Convener and Notetaker: Michelle F.
Summary:Â In this follow-up to the session, “The Art of Asking,” Michelle Florendo (@whatifyoucouldb) led a discussion on how women can avoid selling themselves short and position themselves better to get what they deserve.
Building awareness of how we as women deposition ourselves:
Beginning sentences with “sorry”
◦Â Â Â Check out this article on “How to Suppress the Apology Reflex”
De-positioning: verbally downplaying your accomplishments/achievements
Qualifying our accomplishments
◦Â Â Â Attributing success more to external factors than to your own effort and skills
◦Â Â Â Ending sentences in an upward tone, so that it sounds like you are asking a question rather than making a statement
Exercise: Spend 90 seconds talking about all of your accomplishments
◦Â Â Â Pair up
◦Â Â Â For 90 seconds, Partner A tells Partner B all of the awesome things she has done, while Partner B actively listens and provides Partner A with affirmation
◦Â Â Â For 30 seconds, Partner B tells Partner A what were the key accomplishments that stood out,Â lets Partner A know where she may have de-positioned herself, and provides feedback on how she can position herself better next time
Posture has an impact on confidence
◦Â Â Â Check out Amy Cuddy’s Power Poses
Articulating your values can help you overcome stereotype threat
◦Â Â Â Written exercise on values
How to deal with impostor syndrome
◦Â Â Â Check out the training on the Ada Initiative site
Asking for recommendations
Keep a “celebrations file”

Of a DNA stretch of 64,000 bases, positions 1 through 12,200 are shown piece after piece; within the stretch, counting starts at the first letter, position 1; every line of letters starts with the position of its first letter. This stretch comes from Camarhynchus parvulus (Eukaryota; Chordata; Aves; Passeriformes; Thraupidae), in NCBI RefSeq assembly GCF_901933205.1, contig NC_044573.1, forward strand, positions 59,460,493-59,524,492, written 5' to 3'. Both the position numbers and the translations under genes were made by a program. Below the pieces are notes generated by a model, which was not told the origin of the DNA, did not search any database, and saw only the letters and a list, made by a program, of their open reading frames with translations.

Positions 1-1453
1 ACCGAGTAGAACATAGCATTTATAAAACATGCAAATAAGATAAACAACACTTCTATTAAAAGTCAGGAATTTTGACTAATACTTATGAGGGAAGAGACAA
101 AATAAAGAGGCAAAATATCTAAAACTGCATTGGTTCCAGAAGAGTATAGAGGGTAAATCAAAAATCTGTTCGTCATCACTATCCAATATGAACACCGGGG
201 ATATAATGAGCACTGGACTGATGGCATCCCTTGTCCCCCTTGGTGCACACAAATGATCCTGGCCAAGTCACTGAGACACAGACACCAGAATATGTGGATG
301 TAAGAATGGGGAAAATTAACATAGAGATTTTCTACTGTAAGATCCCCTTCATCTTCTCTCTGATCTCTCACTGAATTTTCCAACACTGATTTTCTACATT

◦Â Â Â Whenever you receive a thank you or a kudos in an email, file it into a folder so that you can refer back to it later
◦Â Â Â When you receive a kudos via email, reply to thank the person and cc your supervisor
Proactively ask for feedback at the end of big projects and document it over time
When asking peers, offer to write a recommendation in exchange
On dealing with fear (e.g. “If I ask for a recommendation, I’m afraid of what if they…”)
◦Â Â Â “Courage is not the absence of fear, but rather the judgement that something else is more important than fear” – Ambrose Redmoon
On the topic of bragging
What is the definition of bragging?
◦Â Â Â What is the difference between telling the truth and bragging?
◦Â Â Â “Telling the truth may be ok, but bragging has a negative consequence”
ÂÂ Â Â What exactly is that negative consequence?Â Does it matter?
◦Â Â Â Is bragging in the content of what you say, or how you say it?
Why does the definition of bragging even matter?
◦Â Â Â If the definition of bragging is ultimately in the ear of the listener, and thus is not within your control, should you let it affect what you say?
Resource on bragging: Brag! How to toot your own horn without blowing it
How you introduce yourself to strangers is an opportunity to experiment with positioning
Michelle shared the introduction she crafted for the She’s Geeky event and asked for feedback
◦Â Â Â Most of the room expressed that it sounded natural and not “bragg-y”
◦Â Â Â One expressed that “name-dropping” turned her off
◦Â Â Â Lesson learned: For years, Michelle previously thought 9 out of 10 people would be turned off if she disclosed where she went to school, but in reality, the number of people who were turned off by it is far fewer than she originally thought
A good introduction will establish:
◦Â Â Â Credibility
◦Â Â Â Appeal
◦Â Â Â Empathy
Exercise:Â Test out a new introduction for yourself
◦Â Â Â The two most commonly asked questions at an event are “What do you do?” and “What brings you here?”
◦Â Â Â Craft a brief response to those questions that introduces yourself and establishes credibility, appeal, and empathy
◦Â Â Â Test out your new introduction for the rest of the day
◦Â Â Â Pay attention to how people respond: do they lean in or lean out?
ÂÂ Â Â As you track how many people lean out, is it fewer than how many you originally thought would?
◦Â Â Â Based on the results of your experiment, determine how you would tweak your introduction in the future